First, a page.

Thus is the published meme regarding President Trump's mother being circulated online. During the President's stressful solving of illegal immigration, this meme states that President's Trump's mother, Mary Anne MacLeod, immigrated from Scotland in 1930 as an illegal immigrant.This is not true.

Mary Anne MacLeod traveled on the SS Transylvania at the reported age of 18. She left Scotland on 2 May, 1930, and arrived at Ellis Island, New York City, New York on the 11 May, 1930. This is verified by the Liberty Ellis Foundation. (1)



At Ellis Island, she would have been required to experience the rigorous testing every immigrant endured in order to gain admission into the United States. Those who did not pass would be returned to the country they left. Mary Anne MacLeod passed these tests.

Two of the numerous tests required of immigrants is that they would have to show that they had a potential job awaiting them, and a residence. In other words, immigrants had a sponsor that stated, "I will accept responsibility for this individual if they have no monetary support." In the case of Mary Anne MacLeod, she stated that she had a position in "Domestic Shop" and that she would be residing with her sister, Mrs. Catherine Reid, 3520 6th Avenue, Astoria, L.I, N.Y. The Reid family were her sponsors so the government was not responsible for any liability.(2)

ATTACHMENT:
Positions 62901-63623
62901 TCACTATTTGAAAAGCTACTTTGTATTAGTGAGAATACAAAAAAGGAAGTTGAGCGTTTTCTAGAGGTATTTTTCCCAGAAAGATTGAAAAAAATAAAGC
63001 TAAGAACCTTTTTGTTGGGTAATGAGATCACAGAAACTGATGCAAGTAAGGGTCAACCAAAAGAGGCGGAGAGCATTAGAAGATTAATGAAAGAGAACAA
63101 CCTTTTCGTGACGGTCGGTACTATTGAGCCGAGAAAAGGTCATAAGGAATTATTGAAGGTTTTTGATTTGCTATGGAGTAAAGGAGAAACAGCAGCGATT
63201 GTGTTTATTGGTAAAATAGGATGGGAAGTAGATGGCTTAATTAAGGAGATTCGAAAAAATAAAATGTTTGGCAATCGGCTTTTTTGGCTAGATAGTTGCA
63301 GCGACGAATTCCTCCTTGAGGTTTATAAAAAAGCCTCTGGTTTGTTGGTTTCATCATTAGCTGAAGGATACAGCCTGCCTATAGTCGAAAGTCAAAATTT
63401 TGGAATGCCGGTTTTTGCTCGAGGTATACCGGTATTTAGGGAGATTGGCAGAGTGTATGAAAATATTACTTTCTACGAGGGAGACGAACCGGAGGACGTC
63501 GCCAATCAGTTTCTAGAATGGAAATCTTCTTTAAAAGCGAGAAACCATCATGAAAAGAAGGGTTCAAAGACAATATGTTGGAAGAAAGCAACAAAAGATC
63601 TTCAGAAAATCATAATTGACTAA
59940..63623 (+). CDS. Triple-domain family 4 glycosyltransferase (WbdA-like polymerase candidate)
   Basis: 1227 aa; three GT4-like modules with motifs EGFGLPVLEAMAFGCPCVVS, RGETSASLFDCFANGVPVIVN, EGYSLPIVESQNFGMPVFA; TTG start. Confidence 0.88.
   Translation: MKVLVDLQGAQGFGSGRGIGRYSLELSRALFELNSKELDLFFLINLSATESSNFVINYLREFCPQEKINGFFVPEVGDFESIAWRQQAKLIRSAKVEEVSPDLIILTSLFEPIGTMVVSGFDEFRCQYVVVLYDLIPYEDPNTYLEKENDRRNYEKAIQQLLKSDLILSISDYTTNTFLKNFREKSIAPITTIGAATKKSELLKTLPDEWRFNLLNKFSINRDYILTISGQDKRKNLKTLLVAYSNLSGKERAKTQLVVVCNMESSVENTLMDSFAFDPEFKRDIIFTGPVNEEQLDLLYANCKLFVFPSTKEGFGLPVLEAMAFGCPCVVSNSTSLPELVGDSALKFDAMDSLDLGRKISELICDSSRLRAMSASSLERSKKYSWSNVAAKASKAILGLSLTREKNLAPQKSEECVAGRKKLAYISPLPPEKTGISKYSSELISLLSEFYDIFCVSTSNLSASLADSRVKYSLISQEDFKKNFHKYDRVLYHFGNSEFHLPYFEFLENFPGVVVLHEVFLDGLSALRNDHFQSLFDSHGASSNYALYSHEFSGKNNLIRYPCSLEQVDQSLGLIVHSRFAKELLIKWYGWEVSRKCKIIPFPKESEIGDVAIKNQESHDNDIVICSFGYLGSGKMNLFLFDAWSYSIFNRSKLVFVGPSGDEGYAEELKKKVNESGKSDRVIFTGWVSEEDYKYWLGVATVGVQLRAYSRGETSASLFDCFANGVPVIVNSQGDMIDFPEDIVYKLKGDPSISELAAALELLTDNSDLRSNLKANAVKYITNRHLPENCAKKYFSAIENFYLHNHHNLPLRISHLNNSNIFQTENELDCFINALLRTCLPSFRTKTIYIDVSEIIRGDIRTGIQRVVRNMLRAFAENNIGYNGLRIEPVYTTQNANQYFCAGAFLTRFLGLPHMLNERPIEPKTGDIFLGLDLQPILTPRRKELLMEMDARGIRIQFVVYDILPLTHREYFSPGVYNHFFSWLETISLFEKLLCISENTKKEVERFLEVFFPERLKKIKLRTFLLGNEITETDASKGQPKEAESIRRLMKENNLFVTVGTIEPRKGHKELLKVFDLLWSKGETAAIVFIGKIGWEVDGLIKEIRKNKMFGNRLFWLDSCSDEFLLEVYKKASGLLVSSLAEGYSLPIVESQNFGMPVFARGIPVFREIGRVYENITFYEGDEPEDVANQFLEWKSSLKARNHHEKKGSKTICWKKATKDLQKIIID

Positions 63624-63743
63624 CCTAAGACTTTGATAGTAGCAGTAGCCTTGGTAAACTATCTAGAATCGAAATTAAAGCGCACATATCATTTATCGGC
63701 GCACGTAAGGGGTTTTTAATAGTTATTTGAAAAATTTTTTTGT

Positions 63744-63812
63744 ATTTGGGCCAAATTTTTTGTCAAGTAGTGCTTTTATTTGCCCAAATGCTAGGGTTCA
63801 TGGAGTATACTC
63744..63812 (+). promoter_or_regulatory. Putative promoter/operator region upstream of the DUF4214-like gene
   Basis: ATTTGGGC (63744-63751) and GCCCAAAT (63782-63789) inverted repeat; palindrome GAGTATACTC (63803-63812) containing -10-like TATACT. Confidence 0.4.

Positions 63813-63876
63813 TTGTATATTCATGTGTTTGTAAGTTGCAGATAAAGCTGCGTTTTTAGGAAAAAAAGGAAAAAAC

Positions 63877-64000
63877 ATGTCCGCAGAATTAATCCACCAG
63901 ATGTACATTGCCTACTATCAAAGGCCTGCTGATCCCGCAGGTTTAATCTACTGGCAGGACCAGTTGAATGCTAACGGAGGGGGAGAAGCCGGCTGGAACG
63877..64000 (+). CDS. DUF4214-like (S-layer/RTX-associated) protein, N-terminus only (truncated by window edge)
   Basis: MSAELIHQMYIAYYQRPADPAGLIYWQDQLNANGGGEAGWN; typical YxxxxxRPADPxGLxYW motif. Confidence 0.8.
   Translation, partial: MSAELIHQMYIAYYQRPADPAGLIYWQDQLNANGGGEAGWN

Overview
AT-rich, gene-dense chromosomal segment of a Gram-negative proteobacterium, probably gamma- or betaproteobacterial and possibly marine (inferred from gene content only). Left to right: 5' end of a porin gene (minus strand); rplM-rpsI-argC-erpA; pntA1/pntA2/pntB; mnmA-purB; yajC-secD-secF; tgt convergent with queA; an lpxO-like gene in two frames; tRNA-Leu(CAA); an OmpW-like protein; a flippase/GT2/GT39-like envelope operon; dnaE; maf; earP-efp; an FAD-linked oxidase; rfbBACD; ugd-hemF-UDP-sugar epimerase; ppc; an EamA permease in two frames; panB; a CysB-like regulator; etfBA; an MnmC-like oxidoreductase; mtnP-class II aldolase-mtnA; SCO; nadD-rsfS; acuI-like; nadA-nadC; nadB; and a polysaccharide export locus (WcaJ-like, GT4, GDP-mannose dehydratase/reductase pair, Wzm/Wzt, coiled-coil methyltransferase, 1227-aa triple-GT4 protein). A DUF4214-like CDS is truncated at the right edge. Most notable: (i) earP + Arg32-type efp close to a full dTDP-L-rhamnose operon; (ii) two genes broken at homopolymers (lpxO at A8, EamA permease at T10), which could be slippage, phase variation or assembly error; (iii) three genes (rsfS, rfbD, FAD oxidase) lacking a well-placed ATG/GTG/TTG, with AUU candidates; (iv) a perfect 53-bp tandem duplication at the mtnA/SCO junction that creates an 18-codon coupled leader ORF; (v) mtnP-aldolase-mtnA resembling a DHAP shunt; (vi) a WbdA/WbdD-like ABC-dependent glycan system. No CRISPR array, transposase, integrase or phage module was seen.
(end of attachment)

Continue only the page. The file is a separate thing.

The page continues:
The story of Mary Anne MacLeod was that she returned to Scotland for a time, and then ultimately traveled back to the United States on the SS Cameronia in September, 1934. At that point, she remained in the country permanently. (3)




All this information is available for viewing at the Ellis Island Foundation, https://www.libertyellisfoundation.org/  and the digital photos provided above were researched and captured by myself.

If you have ancestors who were immigrants to this country, you may be able to view their travels and manifest information today. Take a look and see what you can find.

(1) Patton, Cheryl. “Manifest of the SS Translyvania from the Ellis Island Foundation” 2018. JPEG file.

(2) Patton, Cheryl. "Manifest of the SS Translyvania from the Ellis Island Foundation Showing Occupation/Residence" 2018. JPEG file.

(3) Patton, Cheryl. "Manifest of the SS Cameronia from the Ellis Island Foundation" 2018. JPEG file.


Genealogy - Illiteracy With Schooling

We all say that every region is different, but it really comes home when one cruises through the census records and discovers something unusual.